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Advances in Meteorology
Volume 2016 (2016), Article ID 8570581, 13 pages
Research Article

The Evolution of Temporal and Spatial Patterns of Carbon Monoxide Concentrations in the Metropolitan Area of Sao Paulo, Brazil

1School of Arts, Sciences and Humanities of the University of Sao Paulo (EACH-USP), Av. Arlindo Béttio 1000, Ermelino Matarazzo, 03828-000 Sao Paulo, SP, Brazil
2Institute of Astronomy, Geophysics and Atmospheric Sciences of the University of Sao Paulo (IAG-USP), Rua do Matão 1226, Cidade Universitária, 05508-090 Sao Paulo, SP, Brazil

Received 15 April 2016; Revised 17 July 2016; Accepted 10 August 2016

Academic Editor: Ilan Levy

Copyright © 2016 Flavia Noronha Dutra Ribeiro et al. This is an open access article distributed under the Creative Commons Attribution License, which permits unrestricted use, distribution, and reproduction in any medium, provided the original work is properly cited.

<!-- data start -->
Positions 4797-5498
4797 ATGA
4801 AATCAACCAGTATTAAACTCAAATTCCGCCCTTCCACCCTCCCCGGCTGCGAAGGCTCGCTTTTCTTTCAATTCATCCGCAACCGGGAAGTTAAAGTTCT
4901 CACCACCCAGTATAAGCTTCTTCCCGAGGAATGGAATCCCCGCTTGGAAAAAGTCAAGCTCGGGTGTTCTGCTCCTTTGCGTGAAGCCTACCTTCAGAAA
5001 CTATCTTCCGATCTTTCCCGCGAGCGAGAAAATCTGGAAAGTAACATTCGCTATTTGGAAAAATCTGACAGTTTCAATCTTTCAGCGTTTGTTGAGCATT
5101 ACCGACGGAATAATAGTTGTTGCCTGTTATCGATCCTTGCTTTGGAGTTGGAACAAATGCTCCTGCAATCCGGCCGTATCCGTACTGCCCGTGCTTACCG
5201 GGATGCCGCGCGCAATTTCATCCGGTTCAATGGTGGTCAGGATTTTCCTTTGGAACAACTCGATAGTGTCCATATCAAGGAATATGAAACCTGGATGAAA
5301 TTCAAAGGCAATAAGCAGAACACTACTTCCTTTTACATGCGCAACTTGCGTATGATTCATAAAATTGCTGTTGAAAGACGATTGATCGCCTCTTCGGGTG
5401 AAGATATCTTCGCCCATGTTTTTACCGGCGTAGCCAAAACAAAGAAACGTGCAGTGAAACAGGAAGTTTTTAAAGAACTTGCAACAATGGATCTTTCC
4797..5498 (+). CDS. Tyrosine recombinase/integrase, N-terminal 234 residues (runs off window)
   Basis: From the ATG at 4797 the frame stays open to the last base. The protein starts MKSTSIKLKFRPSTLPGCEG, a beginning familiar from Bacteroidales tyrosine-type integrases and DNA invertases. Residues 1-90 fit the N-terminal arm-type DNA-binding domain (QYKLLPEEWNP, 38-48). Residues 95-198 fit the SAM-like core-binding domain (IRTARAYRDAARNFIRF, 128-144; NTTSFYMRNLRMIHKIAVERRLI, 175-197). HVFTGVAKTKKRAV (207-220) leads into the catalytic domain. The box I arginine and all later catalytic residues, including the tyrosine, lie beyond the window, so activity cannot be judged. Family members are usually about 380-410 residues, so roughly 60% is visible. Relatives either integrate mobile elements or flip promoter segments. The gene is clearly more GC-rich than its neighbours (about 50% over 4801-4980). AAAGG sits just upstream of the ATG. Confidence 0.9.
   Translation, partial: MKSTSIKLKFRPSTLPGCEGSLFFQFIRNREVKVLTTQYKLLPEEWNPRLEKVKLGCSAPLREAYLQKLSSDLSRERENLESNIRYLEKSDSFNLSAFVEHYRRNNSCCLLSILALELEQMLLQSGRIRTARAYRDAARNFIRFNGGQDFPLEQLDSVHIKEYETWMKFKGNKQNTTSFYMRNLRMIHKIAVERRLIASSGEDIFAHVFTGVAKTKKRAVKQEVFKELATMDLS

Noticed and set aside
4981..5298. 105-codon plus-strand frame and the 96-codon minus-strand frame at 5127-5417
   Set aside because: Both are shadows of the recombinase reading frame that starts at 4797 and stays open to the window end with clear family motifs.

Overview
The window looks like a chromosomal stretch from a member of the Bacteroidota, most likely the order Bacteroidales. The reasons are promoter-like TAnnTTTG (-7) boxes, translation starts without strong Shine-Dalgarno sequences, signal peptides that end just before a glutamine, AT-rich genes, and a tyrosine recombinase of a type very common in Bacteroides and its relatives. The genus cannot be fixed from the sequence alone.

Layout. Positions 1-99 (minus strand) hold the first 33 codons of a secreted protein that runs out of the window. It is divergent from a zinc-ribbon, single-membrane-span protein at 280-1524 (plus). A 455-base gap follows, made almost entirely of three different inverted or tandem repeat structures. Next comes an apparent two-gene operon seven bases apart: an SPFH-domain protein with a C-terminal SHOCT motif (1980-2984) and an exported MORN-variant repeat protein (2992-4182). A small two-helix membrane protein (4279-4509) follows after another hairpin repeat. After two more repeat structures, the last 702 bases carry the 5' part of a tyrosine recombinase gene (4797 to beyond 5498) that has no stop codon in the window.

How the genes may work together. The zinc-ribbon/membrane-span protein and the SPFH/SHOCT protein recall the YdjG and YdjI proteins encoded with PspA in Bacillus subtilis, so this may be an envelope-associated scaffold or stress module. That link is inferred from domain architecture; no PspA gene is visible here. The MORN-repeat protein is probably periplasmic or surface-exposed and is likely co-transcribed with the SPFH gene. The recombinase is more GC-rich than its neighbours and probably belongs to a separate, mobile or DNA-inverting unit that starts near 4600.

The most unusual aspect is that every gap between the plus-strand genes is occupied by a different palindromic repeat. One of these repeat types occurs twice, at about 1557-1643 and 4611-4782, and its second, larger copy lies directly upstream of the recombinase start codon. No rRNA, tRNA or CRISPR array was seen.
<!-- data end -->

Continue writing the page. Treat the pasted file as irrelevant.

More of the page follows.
The Environmental Agency of Sao Paulo has a large dataset of carbon monoxide measurements: 20 years of records in 18 automatic stations inside the metropolitan area. However, a thorough investigation on the time evolution of CO concentration tendency and cycles also considering spatial variability is lacking. The investigation consists of a trend line analysis, a periodogram analysis, a correlation between CO concentration and meteorological variables, and spatial distribution of CO concentration. Local and federal policies helped in decreasing CO concentrations and the highest decreasing rate was 0.7% per month. This tendency is lately stabilizing, since the vehicles fleet is increasing. CO most relevant cycles are annual and diurnal and a few series indicate a weekly cycle. Diurnal cycle shows two peaks, morning and evening rush hours, 1.2 and 1.1 ppm, respectively, in 2012. However, lately there is an extended evening peak (20 h to 23 h), related to changes in emission patterns. The spatial analysis showed that CO concentration has high spatial variability and is influenced by proximity to heavy traffic and vegetated areas. The present work indicates that several processes affect CO concentration and these results form a valuable basis for other studies involving air quality modeling, mitigation, and urban planning.